Friday, 31 August 2012

Cold War Hangover

The 16th Non-Aligned Movement summit underway in the Iranian capital Tehran offers a mixed bag for India. India’s large delegation, headed by Prime Minister Manmohan Singh, sends out a signal that we still hold a lot of brief for a multilateral institution that has long outlived its purpose of creation. This is evident from the fact that for the Tehran meet the prime minister is accompanied by the external affairs minister, the national security adviser, and foreign secretary among other delegates. Giving such importance to a Cold War relic is a reflection of the flawed foreign policy approach of the Congress-led United Progressive Alliance.

While the meeting between Manmohan Singh and his Bangladeshi counterpart Shiekh Hasina is a positive, it would have had a better effect if the leaders met in either New Delhi or Dhaka. Singh meeting Pakistan President Zardari or any other Pakistan leader — and such meetings on the ‘sidelines’ of important summits have become nauseating frequent — will have little of the desired effect. Manmohan Singh and his government must realise that we have done enough of talking with our neighbour and now the message should be that unless there is tangible action from Islamabad normalcy in ties cannot be restored.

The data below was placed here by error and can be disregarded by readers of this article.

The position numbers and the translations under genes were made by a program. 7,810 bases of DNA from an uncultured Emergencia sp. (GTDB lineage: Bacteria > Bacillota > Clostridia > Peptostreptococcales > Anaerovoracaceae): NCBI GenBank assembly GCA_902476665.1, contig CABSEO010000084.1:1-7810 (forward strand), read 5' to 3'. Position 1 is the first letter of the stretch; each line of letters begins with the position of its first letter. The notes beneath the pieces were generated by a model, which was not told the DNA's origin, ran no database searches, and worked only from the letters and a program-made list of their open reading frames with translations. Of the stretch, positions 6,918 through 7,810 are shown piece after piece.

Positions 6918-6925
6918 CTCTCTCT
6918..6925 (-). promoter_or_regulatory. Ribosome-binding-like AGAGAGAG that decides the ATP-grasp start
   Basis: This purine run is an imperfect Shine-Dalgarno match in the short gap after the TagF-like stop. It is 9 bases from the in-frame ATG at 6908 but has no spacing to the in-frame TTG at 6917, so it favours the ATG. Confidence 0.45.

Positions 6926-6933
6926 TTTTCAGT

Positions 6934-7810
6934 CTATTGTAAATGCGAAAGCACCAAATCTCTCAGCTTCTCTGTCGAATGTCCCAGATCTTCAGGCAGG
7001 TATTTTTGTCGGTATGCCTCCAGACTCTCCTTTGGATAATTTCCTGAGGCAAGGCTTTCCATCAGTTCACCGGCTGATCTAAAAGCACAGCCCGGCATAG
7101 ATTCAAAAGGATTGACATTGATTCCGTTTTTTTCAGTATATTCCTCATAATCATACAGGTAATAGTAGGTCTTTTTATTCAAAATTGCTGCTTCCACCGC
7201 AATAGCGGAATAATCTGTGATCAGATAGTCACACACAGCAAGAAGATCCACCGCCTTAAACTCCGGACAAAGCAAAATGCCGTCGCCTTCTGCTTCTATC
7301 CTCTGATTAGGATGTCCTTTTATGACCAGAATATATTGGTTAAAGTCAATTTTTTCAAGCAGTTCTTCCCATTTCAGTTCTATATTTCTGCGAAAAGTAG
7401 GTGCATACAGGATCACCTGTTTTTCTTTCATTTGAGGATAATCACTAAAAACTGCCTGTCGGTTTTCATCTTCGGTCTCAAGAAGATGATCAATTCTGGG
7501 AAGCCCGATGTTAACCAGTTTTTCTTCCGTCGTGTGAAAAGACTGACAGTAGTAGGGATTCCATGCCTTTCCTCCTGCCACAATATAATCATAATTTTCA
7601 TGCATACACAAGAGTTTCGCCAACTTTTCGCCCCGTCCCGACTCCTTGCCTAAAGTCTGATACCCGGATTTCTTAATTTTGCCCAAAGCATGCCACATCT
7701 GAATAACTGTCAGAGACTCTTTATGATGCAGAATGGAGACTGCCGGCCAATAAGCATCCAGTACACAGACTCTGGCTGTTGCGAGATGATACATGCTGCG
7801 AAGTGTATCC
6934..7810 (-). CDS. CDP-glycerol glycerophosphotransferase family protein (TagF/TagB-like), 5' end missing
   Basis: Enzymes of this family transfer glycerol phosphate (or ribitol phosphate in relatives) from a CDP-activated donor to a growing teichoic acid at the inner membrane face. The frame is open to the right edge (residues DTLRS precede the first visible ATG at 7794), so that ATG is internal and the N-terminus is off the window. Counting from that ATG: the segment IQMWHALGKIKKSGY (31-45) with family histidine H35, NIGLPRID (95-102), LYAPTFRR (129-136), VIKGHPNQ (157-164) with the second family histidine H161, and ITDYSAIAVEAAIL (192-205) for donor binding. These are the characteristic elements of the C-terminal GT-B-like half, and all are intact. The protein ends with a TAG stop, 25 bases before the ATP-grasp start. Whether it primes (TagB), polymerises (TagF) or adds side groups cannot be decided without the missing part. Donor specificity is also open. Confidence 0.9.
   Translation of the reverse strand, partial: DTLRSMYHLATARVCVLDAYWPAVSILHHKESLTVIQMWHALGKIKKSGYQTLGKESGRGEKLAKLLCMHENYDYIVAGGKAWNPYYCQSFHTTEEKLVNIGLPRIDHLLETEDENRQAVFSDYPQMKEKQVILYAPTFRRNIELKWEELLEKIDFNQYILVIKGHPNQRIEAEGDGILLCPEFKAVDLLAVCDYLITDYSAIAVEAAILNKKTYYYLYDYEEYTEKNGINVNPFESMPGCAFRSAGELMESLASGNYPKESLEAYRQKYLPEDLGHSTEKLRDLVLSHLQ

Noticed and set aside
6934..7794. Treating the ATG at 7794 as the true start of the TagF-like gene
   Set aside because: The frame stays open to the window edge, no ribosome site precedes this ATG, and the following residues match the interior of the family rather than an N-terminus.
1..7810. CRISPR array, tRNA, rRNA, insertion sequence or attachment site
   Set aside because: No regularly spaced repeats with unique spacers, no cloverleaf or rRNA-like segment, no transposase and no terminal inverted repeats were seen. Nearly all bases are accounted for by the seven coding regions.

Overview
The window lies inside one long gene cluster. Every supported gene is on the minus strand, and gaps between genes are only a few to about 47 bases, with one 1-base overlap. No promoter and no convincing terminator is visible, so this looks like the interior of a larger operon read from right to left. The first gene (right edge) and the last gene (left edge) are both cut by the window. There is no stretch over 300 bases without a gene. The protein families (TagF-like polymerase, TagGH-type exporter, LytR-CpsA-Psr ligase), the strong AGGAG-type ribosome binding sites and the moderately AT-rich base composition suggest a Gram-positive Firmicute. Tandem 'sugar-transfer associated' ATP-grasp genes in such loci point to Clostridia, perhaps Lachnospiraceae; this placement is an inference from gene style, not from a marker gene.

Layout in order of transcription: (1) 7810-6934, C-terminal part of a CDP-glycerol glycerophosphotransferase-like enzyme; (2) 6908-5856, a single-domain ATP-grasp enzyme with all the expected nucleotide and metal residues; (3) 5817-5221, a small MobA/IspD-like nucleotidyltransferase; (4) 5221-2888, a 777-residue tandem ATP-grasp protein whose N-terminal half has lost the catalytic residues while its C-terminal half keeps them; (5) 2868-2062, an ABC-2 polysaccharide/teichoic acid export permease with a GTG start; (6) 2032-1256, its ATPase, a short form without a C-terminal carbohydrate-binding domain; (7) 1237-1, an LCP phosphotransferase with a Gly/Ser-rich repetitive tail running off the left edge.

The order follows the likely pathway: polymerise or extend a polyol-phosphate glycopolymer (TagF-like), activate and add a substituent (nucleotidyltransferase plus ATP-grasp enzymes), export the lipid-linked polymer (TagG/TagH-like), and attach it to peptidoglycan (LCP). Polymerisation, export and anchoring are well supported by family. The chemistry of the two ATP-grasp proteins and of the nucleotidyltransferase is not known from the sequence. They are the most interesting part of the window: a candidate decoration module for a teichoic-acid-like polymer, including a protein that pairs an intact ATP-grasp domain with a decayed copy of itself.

For Iran the NAM summit is an important event and it will be Tehran’s answer to Washington, and other Western powers, which has been exerting pressure to make it an international pariah. The presence of Latin American leaders, rulers from Oman and Kuwait, leaders from the subcontinent, Egyptian President Mohamed Morsi and the attendance of UN general secretary, Ban Ki-moon, is definitely a show of strength by Iran.
While it goes without saying that India has to have good ties with Iran on its own terms and not take instructions from the United States, it is important that we not strain our relations with Israel at the cost of extending a hand to Iran. This diplomatic tightrope walk is the challenge the Singh government will have to face.
(This appeared as an edit in The New Indian Express on August 31)